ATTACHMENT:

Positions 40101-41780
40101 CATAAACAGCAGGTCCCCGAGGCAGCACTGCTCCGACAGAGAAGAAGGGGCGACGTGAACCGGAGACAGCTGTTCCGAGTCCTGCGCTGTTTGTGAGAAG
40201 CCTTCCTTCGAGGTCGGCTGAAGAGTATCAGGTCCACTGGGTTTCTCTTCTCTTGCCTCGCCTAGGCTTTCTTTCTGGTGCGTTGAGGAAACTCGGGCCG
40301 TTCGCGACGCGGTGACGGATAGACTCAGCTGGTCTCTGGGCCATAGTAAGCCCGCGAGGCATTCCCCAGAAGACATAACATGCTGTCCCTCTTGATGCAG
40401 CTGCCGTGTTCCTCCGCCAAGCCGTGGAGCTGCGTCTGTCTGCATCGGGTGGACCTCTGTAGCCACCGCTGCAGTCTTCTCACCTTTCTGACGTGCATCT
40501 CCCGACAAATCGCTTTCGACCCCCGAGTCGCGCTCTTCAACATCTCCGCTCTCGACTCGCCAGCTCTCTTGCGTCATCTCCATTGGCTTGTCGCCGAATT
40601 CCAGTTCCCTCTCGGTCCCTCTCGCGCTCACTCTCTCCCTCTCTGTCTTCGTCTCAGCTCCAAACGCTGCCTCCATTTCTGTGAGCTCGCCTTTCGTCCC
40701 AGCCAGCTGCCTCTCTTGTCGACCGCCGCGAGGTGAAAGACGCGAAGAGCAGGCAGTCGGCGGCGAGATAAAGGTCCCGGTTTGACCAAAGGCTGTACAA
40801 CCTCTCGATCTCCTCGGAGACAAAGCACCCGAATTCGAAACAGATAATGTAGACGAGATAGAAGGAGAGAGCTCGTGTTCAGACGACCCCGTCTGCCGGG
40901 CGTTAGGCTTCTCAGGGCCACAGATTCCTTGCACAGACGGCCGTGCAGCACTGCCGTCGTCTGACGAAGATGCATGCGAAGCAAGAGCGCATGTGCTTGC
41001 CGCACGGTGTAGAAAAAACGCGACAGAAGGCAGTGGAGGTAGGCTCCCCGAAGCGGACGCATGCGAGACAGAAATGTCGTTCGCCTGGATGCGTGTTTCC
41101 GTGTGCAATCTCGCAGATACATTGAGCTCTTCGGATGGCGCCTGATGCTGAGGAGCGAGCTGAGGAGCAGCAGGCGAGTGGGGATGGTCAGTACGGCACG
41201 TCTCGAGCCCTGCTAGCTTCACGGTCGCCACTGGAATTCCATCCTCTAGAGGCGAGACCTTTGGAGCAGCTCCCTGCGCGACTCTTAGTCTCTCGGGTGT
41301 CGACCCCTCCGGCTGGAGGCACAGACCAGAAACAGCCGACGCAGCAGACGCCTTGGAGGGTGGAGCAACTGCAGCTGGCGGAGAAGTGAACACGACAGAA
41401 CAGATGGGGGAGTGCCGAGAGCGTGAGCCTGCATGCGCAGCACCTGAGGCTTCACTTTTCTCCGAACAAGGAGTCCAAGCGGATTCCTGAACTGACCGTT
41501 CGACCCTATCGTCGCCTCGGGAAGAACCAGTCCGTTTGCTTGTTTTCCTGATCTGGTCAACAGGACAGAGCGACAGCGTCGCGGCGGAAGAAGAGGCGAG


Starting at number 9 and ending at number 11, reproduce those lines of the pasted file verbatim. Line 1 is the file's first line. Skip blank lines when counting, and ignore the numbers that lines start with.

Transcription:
40801 CCTCTCGATCTCCTCGGAGACAAAGCACCCGAATTCGAAACAGATAATGTAGACGAGATAGAAGGAGAGAGCTCGTGTTCAGACGACCCCGTCTGCCGGG
40901 CGTTAGGCTTCTCAGGGCCACAGATTCCTTGCACAGACGGCCGTGCAGCACTGCCGTCGTCTGACGAAGATGCATGCGAAGCAAGAGCGCATGTGCTTGC
41001 CGCACGGTGTAGAAAAAACGCGACAGAAGGCAGTGGAGGTAGGCTCCCCGAAGCGGACGCATGCGAGACAGAAATGTCGTTCGCCTGGATGCGTGTTTCC